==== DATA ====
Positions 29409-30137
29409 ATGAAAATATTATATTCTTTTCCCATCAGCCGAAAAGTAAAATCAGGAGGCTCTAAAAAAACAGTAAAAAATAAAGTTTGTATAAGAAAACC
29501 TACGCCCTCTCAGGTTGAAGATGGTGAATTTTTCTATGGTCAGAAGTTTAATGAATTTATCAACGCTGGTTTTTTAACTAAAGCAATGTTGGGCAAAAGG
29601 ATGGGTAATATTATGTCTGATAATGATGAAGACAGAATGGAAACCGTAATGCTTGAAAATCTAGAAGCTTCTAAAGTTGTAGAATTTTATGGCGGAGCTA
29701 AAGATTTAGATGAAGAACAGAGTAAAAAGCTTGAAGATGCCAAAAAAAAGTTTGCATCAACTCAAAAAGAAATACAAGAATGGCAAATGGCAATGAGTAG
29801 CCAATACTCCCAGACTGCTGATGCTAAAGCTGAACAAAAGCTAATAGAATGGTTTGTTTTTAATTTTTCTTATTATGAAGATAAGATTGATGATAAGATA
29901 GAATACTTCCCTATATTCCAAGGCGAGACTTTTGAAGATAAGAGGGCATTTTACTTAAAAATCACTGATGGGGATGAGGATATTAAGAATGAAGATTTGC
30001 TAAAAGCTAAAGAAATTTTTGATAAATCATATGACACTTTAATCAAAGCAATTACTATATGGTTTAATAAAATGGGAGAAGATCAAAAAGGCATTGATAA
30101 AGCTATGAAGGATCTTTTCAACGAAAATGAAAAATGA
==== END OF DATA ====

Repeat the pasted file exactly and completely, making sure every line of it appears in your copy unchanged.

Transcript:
Positions 29409-30137
29409 ATGAAAATATTATATTCTTTTCCCATCAGCCGAAAAGTAAAATCAGGAGGCTCTAAAAAAACAGTAAAAAATAAAGTTTGTATAAGAAAACC
29501 TACGCCCTCTCAGGTTGAAGATGGTGAATTTTTCTATGGTCAGAAGTTTAATGAATTTATCAACGCTGGTTTTTTAACTAAAGCAATGTTGGGCAAAAGG
29601 ATGGGTAATATTATGTCTGATAATGATGAAGACAGAATGGAAACCGTAATGCTTGAAAATCTAGAAGCTTCTAAAGTTGTAGAATTTTATGGCGGAGCTA
29701 AAGATTTAGATGAAGAACAGAGTAAAAAGCTTGAAGATGCCAAAAAAAAGTTTGCATCAACTCAAAAAGAAATACAAGAATGGCAAATGGCAATGAGTAG
29801 CCAATACTCCCAGACTGCTGATGCTAAAGCTGAACAAAAGCTAATAGAATGGTTTGTTTTTAATTTTTCTTATTATGAAGATAAGATTGATGATAAGATA
29901 GAATACTTCCCTATATTCCAAGGCGAGACTTTTGAAGATAAGAGGGCATTTTACTTAAAAATCACTGATGGGGATGAGGATATTAAGAATGAAGATTTGC
30001 TAAAAGCTAAAGAAATTTTTGATAAATCATATGACACTTTAATCAAAGCAATTACTATATGGTTTAATAAAATGGGAGAAGATCAAAAAGGCATTGATAA
30101 AGCTATGAAGGATCTTTTCAACGAAAATGAAAAATGA